Independence and Dependence
I find that I need more and more help with things. When there is something I think I can do by myself, I jump at the opportunity. For example, on Fridays I meet my friends Ron and Anne at the Buttercreek Coffee Shop in Echo for a couple hours of bluegrass, Irish and old timey music. I know I can get my guitar into the car. I do a good job of driving, and I park close to the building. I can unpack the guitar and play the afternoon away. Although I am tired at the end of all this jamming, it’s still possible for me to pack up and drive home. Some days like today I even stop at the little diner for a snack.
It has been concerning to me that Charlie and I have not been out on the tandem much. He hurt his back which has taken a couple weeks to recover from and then came down with a bad spring time cold. I have missed riding out in the countryside. I can ride the trainer but there is just nothing like being outside. So today, I decided to explore the possibility of the independent action which I have not done in a year at least, taking my single road bike out for a spin.
I chose to take the Bianci bike off the trainer just because the brake set up is better than on my newer bike. I told Charlie what I was doing, where I was going to go and set his cell phone next to where he was stretched out on the couch. I took the bike out of the garage and wisely decided to practice getting on and off in the driveway before I walked it on the gravel out to the paved lane which would take me to the busier county road.
I was able to lay the bike down, step across the frame and pick the bike up. That’s as far as I got because then my right foot froze. This is a familiar phenomenon to me as it used to happen occasionally when I rode the single. My solution came when someone would ride up next to me and then I could step right over and get my foot on the pedal. Not today. I was by myself. I had the bike up but the foot would not lift the few inches off the cement to get on the pedal. I worked on this for some time with no luck. Finally I looked out across the pasture and that was enough distraction to release the hold on my foot and I succeeded. Then I gave a couple pushes with the left foot and as I lifted it up to the pedal my left ankle gave me some extreme pulses. I could literally see the contraction of the muscles. I had not seen anything like that before. I scooted the bike back and forth across the driveway, trying to get my left foot on the pedal and go. No Luck. I could hear Charlie’s voice remind me that it’s a smart person who knows when to stop and come back to it later. So I put the bike down on the driveway. Now I would need to step back across the frame with the right foot. I swear, I was there at least 30 minutes trying to pick up my right foot. I tried moving the frame, and the wheel and the handlebars in different orientations. None helped. The foot was stuck. Here I am in the driveway, not 25 feet from where Charlie is sitting watching the game on TV and I am stuck. Hoping no neighbors had their telescopes out spying on me and my ridiculous situation, I kept trying. Sweaty and hot , but still in control of my emotions, I reached into my back jersey pocket for my cell phone to call Charlie. The distraction released my foot and I was able to lift it and step it across the frame. Oh my!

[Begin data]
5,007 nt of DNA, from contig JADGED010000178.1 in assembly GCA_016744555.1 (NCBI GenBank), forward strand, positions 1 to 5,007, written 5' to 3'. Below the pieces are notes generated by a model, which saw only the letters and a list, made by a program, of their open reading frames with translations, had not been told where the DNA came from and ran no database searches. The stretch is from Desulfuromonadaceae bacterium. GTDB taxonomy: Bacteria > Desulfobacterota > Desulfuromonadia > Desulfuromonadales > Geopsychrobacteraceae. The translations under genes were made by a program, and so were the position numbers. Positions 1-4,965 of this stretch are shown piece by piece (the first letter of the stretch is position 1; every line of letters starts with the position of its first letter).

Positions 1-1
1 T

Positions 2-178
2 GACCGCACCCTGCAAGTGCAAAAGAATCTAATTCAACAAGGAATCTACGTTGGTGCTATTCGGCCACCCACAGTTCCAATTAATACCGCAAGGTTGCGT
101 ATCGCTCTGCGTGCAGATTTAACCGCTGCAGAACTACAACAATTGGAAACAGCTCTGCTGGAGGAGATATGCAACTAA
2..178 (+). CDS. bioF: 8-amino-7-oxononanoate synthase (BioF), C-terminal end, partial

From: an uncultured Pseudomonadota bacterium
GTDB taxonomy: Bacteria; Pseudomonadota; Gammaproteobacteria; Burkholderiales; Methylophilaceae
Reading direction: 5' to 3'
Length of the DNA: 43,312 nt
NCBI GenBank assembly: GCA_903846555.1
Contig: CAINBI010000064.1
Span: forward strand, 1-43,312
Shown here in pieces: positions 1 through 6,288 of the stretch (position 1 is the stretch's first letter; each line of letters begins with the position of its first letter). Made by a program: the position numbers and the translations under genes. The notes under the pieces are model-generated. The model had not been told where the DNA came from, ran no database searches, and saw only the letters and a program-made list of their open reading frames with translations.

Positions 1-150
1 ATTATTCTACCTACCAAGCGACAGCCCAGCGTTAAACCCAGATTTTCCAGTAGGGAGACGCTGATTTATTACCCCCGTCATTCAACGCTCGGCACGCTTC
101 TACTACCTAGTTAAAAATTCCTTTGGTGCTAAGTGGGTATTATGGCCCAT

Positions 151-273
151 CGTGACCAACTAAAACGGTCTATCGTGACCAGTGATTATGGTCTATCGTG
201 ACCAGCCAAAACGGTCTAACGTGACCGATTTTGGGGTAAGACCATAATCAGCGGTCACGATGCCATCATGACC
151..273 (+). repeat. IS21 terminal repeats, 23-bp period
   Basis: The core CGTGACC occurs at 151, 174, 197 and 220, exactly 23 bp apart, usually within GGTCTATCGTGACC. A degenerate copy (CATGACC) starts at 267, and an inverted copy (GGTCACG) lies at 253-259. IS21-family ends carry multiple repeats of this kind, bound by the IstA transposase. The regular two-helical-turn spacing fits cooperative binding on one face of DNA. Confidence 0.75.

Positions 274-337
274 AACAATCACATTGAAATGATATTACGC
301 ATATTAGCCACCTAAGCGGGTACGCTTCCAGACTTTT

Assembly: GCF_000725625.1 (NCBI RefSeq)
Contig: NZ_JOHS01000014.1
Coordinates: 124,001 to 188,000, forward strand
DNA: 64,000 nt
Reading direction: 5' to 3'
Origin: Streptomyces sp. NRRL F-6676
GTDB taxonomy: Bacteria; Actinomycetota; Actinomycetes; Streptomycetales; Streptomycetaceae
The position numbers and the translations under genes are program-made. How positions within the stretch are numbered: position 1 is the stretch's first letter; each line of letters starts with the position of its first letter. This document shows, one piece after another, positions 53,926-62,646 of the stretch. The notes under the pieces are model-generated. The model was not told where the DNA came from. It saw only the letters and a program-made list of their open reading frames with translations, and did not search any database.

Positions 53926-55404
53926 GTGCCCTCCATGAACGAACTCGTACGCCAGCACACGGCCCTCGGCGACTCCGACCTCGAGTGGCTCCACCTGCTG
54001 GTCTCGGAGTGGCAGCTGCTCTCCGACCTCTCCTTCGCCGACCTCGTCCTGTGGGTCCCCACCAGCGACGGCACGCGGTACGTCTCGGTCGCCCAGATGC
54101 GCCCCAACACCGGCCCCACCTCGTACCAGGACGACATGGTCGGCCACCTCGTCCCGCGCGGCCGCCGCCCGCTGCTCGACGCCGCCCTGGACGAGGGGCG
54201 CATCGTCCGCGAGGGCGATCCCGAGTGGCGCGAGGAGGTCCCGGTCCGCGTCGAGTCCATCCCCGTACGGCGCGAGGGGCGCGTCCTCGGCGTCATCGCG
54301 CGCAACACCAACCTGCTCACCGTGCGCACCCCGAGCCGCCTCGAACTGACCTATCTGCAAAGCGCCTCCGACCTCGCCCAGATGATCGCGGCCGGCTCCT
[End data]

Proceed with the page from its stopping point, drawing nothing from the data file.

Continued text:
I leaned the bike against the wall in the garage and went inside. Forty-five minutes had passed. My face poured sweat. I had chain grease on my leg, and looked basically like I had been out for a ride. “How was it” said Charlie. “How far did you ride?” “I didn’t even get out of the driveway” I answered and then told him what had occurred with my feet and the pedals, and what I thought I might do to work on this problem so that some day I could ride my road bike again. He said “You are a smart woman, Carol”.
Another piece of independence lost? Or another item that just needs work. I have to decide how badly I want to ride out by myself, or to meet up with girl friends. It will happen, it just wasn’t happening today.